Not Good: FCC’s conditions for Comcast/NBC Universal merger

David Foster
Chicago Boyz*

Some of the conditions attached by the FCC to the Comcast/NBC Universal merger should be raising serious concerns, and need a lot more attention/discussion than they are getting.

Comcast will make available to approximately 2.5 million low income households: (i) high-speed Internet access service for less than $10 per month; (ii) personal computers, netbooks, or other computer equipment at a purchase price below $150″ and “we require Comcast-NBCU to increase programming diversity by expanding its over the-air programming to the Spanish language-speaking community, and by making NBCU’s Spanish-language broadcast programming available via Comcast’s on demand and online platforms.”

Providing subsidized $10/month broadband Internet access to low-income households…or a decision that should be made by legislative action. It represents in effect a tax on all existing Comcast customers for the benefit of the identified groups. For the FCC to take such an action absent explicit legislative authorization seems like regulatory overreach, to put it mildly.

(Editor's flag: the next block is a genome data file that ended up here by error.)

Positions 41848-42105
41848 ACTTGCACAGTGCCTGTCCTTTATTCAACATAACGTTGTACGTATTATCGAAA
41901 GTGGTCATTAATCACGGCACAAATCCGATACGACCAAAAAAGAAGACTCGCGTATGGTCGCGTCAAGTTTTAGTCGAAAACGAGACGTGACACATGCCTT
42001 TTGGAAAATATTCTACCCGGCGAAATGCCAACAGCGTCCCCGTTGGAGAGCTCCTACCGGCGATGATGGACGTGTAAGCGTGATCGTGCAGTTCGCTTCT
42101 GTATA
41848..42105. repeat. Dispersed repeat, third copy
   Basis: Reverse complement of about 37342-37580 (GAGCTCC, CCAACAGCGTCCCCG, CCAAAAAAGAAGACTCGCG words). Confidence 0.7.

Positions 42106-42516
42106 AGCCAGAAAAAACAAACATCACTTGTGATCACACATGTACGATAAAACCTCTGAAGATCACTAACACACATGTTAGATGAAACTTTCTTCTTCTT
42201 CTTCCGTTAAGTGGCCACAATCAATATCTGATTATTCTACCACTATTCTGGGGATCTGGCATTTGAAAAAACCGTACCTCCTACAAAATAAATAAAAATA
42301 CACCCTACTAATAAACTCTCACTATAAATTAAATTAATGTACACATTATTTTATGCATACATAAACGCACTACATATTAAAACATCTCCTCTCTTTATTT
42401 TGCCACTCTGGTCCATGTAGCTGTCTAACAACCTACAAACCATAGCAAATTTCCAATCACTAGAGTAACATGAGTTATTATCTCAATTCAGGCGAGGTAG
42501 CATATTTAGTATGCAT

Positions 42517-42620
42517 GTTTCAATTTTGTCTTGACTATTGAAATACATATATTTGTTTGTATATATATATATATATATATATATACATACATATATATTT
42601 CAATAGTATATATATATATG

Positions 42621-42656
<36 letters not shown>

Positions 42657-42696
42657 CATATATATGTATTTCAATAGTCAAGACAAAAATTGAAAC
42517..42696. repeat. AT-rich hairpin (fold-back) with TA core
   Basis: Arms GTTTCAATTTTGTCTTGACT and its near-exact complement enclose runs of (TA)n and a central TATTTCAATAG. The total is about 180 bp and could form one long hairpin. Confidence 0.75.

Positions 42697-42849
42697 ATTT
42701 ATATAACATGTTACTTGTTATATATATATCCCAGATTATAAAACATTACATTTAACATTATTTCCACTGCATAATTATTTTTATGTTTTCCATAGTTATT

Even more important, there are issues of speech control here. It is no secret that NBCU programming has a generally leftist slant. Actions that broaden the distribution of this programming–which will surely be accomplished both via the additional Spanish-language programming and via the subsidized Internet access, which will assist Comcast in selling non-Internet services to the same households–will benefit the Democratic Party and the leftist movement in general. (Of course, once Comcast takes control of NBCU it has the ability to change the programming and will hopefully reduce the leftist slant, but large organizations have substantial inertia, particularly in industries as inbred and prone to herd thinking as the media field.) The precedent is not a good one.


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